WASHINGTON — The U.S. Defense Department in the coming months plans to unveil a new website that will serve as the central node for matching government payloads with potential commercial host spacecraft, a Pentagon official said Sept. 23.
The concept of hosting government payloads on commercial satellite platforms has received much attention in recent years as a way for governments to acquire capabilities more cheaply while helping industry to maximize returns on spacecraft investments. While nations such as Australia have been willing to put operational payloads on commercial satellites, the U.S. military has so far only been willing to place research and development payloads on commercial platforms.
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The U.S. National Space Policy released in June contains specific language that encourages the military to pursue more innovative ways to obtain space capabilities, including hosted payload arrangements. Specifically, it directs the government to “work jointly to acquire space launch services and hosted payload arrangements that are reliable, responsive to United States government needs, and cost-effective.”
The policy is the most significant and encouraging change that supporters of hosted payloads have seen in at least three years, said Joe Rouge, director of the Pentagon’s National Security Space Office (NSSO).
“It’s pretty hard to be much more explicit than that, to have the president of the United States basically say, ‘You really ought to look into this and find creative ways to do this,’” Rouge said at a panel discussion hosted by the George C. Marshall Institute, a think tank here.
The NSSO and a number of other Pentagon organizations have been working for the past nine months to create a website where government agencies can find planned commercial satellites that could potentially host their payloads, Rouge said. There are still some legal and propriety data issues to be addressed, but the website should go live in the next few months, he said.
“We need a streamlined process,” Rouge said. “Hosted payloads so far have occurred either because somebody dropped an unsolicited proposal or some very, very senior person wanted it to happen overnight. That’s probably not the best way to operate. We need a cost modeling template so the government can look at it and say, ‘If I go this way, this is what it’s going to cost me,’ and it doesn’t take two years of negotiations.”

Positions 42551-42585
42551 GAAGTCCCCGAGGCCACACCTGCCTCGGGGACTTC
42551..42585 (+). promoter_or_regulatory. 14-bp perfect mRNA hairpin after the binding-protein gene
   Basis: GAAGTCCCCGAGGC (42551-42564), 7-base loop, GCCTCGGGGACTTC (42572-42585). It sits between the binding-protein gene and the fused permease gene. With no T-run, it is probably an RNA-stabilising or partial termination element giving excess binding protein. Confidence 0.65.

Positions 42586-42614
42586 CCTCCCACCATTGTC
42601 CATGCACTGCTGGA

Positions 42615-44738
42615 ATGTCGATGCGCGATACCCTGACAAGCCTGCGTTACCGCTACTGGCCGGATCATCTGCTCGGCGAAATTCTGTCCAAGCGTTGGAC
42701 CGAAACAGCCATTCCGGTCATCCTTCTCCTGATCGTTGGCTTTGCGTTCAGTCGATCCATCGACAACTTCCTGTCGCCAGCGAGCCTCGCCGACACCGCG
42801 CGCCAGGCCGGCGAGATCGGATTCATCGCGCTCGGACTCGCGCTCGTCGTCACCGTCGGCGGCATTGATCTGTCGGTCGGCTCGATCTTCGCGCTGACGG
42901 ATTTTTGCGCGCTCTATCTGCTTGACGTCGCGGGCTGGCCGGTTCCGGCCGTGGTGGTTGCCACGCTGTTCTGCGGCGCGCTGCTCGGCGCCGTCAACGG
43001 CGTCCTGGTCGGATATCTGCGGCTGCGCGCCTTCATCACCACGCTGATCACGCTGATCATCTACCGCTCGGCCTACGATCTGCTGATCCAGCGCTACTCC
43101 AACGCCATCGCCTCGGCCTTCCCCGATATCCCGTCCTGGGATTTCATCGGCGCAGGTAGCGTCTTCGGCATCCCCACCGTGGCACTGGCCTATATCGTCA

Government and industry panelists agreed that the legal or technical obstacles to getting more U.S. government payloads on commercial satellites are minor. The biggest challenge is overcoming institutional inertia and the government culture of owning and operating satellites, they said.
But there are other challenges, such as aligning government programs with the shorter development cycles of commercial satellites, said Tim Deaver, vice president for hosted payload development atWorld Skies U.S. Government Solutions.
“Synchronizing the acquisition cycles is probably the most challenging thing,” Deaver said. “Commercial satellites are built in 24 to 33 months at the longest. Trying to get a sensor built and integrated in that timeframe is not only risky but also unrealistic.”
The government’s best bet is to pick an operational mission area and develop the payload without arranging for a specific host satellite, Deaver said. The U.S. Air Force took that kind of flexible approach in structuring a 2008 contract to have SES host an experimental missile warning sensor aboard one of its satellites. As it turns out, the Commercially Hosted Infrared Payload sensor took longer to develop than anticipated, so it had to be bumped to a later SES satellite slated for launch in the second half of 2011, he noted.
Another key to the hosted payload model is not managing the program like a typical government satellite program, said Bill Reiner, assistant director of satellite communications and cyber solutions at Boeing Space and Intelligence Systems of Seal Beach, Calif. For the Wideband Global Satcom satellites Boeing is building for the Air Force, for example, the government employs some 300 people to provide oversight, Reiner said. When Boeing builds similar satellites for commercial customers, there are only three or four people providing oversight. Commercial procurements also are far less encumbered by myriad design reviews and studies, he said.
“In a military procurement — firm-fixed price or cost-plus, it doesn’t matter — you go into a design review and you come out with 50 or 60 or 70 issues,” Reiner said. “Then you get to study them. On the commercial side, when you go in for those types of review sessions, which are far fewer, decisions are made in the room, and you leave with a decision and able to go forward without a lot of study and a lot of time.”
Josh Hartman, principal at the Center for Strategic Space Studies here, agreed the traditional government procurement model does not translate well to hosted payload programs.
“Using the government acquisition process will take away from the cost benefits of hosted payloads,” he said. “If we decide to manage these as traditional acquisition programs with lots of oversight and direct the commercial side in how they build their systems, it’s never going to happen.
“We need to accept from a cultural perspective that we have to let the bird fly out of the nest on its own and trust industry is going to integrate this in a way that does meet our needs. There will still need to be mission assurance requirements and back-end checks, but we can’t continue to operate with a burdensome program office when it comes to hosted payload integration.”